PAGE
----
Another Study Links Pollution to Autism

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Children of mothers who breathed heavily polluted air while pregnant are twice as likely to develop autism than those born to women who breathed clean air during their pregnancy.

Marc Weisskopf, PhD, of the Harvard School of Public Health in Boston, and colleagues examined health records of 1,767 children, including 245 with autism. Based on the home address of the mother, the scientists were able to determine the level of pollution she was exposed to.

Exposure to high levels of pollution, particularly in the third trimester, was associated with a higher odds of a child developing autism, the researchers reported in the journal Environmental Health Perspectives. They added the strongest link was with fine particulate matter, which are microscopic particles of dust, carbon and chemicals.

 “The evidence base for a role for maternal exposure to air pollution increasing the risk of autism spectrum disorders is becoming quite strong,” Weisskopf said, according to the BBC. “This not only gives us important insight as we continue to pursue the origins of autism spectrum disorders, but as a modifiable exposure, opens the door to thinking about possible preventative measures.”

Researchers, however, cautioned that the results do not definitively indicate that air pollution causes autism as other factors not accounted for could have contributed.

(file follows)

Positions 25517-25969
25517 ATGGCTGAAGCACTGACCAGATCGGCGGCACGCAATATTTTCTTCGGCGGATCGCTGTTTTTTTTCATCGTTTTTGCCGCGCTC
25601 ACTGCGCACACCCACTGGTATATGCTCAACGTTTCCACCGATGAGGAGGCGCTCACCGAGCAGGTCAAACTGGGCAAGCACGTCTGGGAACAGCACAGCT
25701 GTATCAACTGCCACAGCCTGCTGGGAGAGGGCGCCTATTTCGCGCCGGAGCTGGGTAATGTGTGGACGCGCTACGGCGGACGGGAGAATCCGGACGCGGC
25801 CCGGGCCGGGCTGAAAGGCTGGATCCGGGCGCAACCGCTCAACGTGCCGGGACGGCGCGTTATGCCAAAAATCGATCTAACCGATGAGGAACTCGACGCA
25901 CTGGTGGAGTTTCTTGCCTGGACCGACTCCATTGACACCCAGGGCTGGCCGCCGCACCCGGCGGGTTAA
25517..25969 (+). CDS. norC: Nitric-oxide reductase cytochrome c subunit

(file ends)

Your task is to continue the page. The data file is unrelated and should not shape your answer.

In October, preliminary research released from investigators at the University of Pittsburgh also found a link between air pollution and autism.


Autism Spectrum Disorders Linked to Air Pollution
Another Study Links Pollution to Autism

A link between autism and air pollution exposure during pregnancy has been suggested by scientists. The Harvard School of Public Health team said high levels of pollution had been linked to a doubling of autism in their study of 1,767 children.

They said tiny particulate matter, which can pass from the lungs to the bloodstream, may be to blame. Experts said pregnant women should minimize their exposure, although the link had still to be proven.

The study, published in Environmental Health Perspectives, investigated any possible link with autism. It analyzed 245 children with autism and 1,522 without. 

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